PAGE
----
Simple Idea of Gratitude Creates Long-Term Health Outcomes at Advocate Trinity Hospital
In 2019, the Rev. Dr. Gloria Brown, senior staff chaplain at Advocate Trinity Hospital in Chicago, planted the seed of an idea during an Advocate Partners of Faith and Health Network (PFHN) meeting: Why not keep daily journals, writing down something for which they were grateful each day? Brown’s colleague, Patricia A. Jackson, CHW, with Advocate Community Health Department, watered that seed, says Brown, and the Gratitude Jar and Gratitude Room were born.
Of course, “little did we know that we would have to develop hearts of gratitude to endure 2020,” Brown adds. “It’s much easier to have an attitude of gratitude when things are going smoothly. [But] no matter what went on in 2020, daily, we had something to be grateful for.”
The Advocate Partners for Faith and Health Network brings together leaders of all faith groups, community members and people in the health field. Its goal is to work together to advocate and promote lifestyles and activities that prevent and/or support the management of chronic disease in their community. They officially kicked off the Gratitude Jar Project in January 2020.
Project participants reflected on the things for which they were grateful. It could be an experience, a loved one, a co-worker they appreciate … there were no limits. Each day, participants wrote down their blessings and placed them in their jar. Last December, they gathered to share their gratitude messages and discuss how being grateful has had a positive impact on their lives. Because of the pandemic, the meeting was held via Zoom.
Among the many benefits of gratitude are improving sleep quality, decreasing blood pressure, increasing energy levels, reducing stress. Studies show that showing and articulating gratitude can produce these health benefits.
This year, the Gratitude Project has become an ongoing Gratitude Room on Zoom. Participants gather the second and fourth Monday of each month at 3 p.m. CT to learn about the benefits of gratitude, support one another and pray together, share ideas on living a more grateful life, and enjoy one-on-one conversations on a variety of gratitude-related topics.
The Zoom Gratitude Room also participated in a special Mother’s Day Card Project, collecting cards to show the women in their community how much they are loved and appreciated. With a goal of collecting 100 cards, the project collected more than 700 cards, thanks especially to Lashondria Purnell, Advocate faith nurse, who worked hard with both Advocate and its community partners to collect the cards. The cards were then delivered to women at risk for social isolation. Other PFHN members brought the Gratitude Jar Project to their local congregations.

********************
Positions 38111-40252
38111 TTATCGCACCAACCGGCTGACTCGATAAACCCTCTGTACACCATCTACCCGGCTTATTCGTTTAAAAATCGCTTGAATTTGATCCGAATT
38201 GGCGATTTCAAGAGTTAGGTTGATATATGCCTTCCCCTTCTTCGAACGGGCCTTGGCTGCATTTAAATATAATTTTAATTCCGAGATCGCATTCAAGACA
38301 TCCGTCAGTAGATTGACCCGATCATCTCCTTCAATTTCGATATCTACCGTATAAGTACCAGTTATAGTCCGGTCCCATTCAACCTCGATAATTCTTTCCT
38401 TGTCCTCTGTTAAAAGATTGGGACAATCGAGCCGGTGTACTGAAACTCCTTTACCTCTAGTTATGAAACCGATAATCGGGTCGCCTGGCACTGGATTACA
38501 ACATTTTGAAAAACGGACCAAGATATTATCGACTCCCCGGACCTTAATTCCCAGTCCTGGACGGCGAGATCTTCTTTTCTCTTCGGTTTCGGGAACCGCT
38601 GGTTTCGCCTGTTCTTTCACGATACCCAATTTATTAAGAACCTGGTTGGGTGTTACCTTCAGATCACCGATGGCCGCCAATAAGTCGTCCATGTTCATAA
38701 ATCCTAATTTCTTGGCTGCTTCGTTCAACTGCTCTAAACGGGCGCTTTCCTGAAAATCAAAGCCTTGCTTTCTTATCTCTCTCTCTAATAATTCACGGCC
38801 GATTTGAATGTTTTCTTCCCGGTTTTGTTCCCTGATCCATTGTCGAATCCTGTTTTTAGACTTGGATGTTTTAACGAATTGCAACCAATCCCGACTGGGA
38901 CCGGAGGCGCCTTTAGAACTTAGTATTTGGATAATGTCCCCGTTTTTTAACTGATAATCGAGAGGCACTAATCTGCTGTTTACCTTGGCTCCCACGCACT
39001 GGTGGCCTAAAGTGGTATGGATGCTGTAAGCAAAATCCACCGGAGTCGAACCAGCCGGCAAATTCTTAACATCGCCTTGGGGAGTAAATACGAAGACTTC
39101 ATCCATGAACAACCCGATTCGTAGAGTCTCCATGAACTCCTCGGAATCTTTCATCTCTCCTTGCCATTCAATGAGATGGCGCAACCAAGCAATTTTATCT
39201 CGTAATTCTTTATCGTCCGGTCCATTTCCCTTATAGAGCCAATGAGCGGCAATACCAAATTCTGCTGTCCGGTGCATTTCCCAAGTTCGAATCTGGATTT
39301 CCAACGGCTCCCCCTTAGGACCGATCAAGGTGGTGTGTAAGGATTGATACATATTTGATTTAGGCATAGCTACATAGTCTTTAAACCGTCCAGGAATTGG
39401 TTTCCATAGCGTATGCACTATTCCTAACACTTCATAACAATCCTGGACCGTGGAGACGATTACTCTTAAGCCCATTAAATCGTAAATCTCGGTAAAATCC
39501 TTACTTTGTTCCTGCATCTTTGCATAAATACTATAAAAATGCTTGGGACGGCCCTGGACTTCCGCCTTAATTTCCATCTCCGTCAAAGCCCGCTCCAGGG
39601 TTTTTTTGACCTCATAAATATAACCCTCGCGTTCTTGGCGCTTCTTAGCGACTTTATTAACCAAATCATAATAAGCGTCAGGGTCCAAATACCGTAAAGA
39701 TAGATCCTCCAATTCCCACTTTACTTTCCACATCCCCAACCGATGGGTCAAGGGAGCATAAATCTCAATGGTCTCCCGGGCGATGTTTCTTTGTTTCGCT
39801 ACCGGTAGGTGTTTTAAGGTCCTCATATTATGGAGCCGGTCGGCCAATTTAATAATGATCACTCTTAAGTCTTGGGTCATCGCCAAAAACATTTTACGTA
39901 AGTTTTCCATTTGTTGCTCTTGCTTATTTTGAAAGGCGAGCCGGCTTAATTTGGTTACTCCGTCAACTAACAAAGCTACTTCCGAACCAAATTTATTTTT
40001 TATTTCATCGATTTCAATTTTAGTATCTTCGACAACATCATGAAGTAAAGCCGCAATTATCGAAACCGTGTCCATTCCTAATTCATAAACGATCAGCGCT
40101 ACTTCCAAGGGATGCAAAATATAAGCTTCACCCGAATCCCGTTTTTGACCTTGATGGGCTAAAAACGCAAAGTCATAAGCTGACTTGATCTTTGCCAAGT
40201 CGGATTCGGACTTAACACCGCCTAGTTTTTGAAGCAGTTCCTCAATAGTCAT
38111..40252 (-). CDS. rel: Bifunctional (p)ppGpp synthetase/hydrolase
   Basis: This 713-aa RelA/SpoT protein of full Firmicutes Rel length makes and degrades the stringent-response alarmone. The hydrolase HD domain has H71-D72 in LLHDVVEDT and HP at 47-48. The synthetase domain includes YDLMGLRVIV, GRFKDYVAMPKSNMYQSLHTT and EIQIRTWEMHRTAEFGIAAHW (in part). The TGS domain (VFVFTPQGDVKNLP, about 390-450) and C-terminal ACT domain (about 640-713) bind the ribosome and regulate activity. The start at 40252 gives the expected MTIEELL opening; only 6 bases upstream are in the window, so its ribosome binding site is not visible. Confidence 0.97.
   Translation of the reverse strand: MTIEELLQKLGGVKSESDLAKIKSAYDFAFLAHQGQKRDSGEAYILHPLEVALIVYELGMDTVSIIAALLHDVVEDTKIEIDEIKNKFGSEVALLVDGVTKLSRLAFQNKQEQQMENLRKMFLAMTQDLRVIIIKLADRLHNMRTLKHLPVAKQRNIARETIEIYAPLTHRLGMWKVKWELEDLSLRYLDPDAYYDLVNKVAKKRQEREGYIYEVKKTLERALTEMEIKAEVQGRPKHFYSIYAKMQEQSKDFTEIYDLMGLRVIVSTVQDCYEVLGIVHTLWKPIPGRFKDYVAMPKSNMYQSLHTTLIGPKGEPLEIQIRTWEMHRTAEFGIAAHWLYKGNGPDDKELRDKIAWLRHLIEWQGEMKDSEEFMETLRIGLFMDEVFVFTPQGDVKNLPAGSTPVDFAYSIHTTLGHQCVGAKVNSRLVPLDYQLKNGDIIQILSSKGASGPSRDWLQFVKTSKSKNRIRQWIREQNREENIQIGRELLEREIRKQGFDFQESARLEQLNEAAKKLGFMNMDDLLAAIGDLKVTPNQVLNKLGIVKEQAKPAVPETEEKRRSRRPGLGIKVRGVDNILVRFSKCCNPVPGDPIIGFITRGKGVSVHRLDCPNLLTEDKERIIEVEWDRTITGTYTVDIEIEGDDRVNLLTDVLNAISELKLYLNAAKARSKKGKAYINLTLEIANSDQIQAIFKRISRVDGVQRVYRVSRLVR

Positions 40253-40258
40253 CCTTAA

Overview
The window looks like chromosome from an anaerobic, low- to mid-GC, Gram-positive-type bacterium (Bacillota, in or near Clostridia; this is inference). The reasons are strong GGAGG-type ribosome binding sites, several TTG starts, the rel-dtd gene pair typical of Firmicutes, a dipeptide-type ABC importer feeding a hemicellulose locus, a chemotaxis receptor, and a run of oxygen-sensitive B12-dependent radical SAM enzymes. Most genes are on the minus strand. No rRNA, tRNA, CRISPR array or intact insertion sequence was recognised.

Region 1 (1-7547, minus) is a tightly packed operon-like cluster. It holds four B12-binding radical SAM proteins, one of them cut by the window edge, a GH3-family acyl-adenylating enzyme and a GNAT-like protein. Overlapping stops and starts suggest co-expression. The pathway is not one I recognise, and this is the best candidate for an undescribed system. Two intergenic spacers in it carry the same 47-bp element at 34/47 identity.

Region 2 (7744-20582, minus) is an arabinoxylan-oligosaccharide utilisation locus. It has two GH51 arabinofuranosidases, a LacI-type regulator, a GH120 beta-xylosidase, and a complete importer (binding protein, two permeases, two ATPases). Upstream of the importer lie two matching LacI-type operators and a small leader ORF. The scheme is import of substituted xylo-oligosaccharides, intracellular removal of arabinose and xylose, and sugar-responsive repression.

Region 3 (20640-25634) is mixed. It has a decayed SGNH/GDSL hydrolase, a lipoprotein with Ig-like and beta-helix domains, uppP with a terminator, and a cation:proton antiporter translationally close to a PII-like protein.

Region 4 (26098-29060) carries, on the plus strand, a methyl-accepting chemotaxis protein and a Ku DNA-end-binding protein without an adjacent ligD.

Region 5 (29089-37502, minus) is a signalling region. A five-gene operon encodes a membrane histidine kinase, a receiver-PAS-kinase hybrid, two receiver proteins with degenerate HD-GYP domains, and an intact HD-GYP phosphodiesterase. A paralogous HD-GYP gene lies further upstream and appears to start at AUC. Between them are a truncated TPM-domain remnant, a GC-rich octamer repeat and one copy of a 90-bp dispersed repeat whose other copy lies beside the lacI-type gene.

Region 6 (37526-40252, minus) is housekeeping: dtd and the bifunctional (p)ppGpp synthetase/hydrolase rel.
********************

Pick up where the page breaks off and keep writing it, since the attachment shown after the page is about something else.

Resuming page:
One participant, Floretta Strong-Pulley, embraced the Gratitude Jar, but took it one step further. Strong-Pulley, who has diabetes and is undergoing maintenance chemotherapy, created a “Gratitude Bucket List.” She writes down her blessings and goals on clothespins and attaches them to a blue bucket. As she achieves a goal, she drops that clothespin into the bucket. Some of her goals have included exercising, losing weight, walking in the park, and working around the house.
“I’m having a ball,” she says. “The project has helped me focus on my goals and remind me of my blessings.”
In February, Advocate’s Partners of Faith and Health Network received the Award of Impact by Black Health Matters during its Virtual Summit. The award, accepted by Jackson, cited the Gratitude Jar Project’s ability to keep people connected during the pandemic.
The Gratitude Project, in all its forms, continues to thrive. This month, the Gratitude Room is collecting socks for veterans, which will be distributed at a special Veteran’s Father’s Day BBQ Outdoor Festival June 19 at Healing Temple Church in Chicago.
Reflecting on the project, Jackson says she has witnessed how the positive attitude created by a project like the Gratitude Jar can have an impact on diseases, and on how participants handle situations.
“Every day, they can look at the jar,” says Jackson. “They can put something in it for which they are thankful. It makes them feel happy.”
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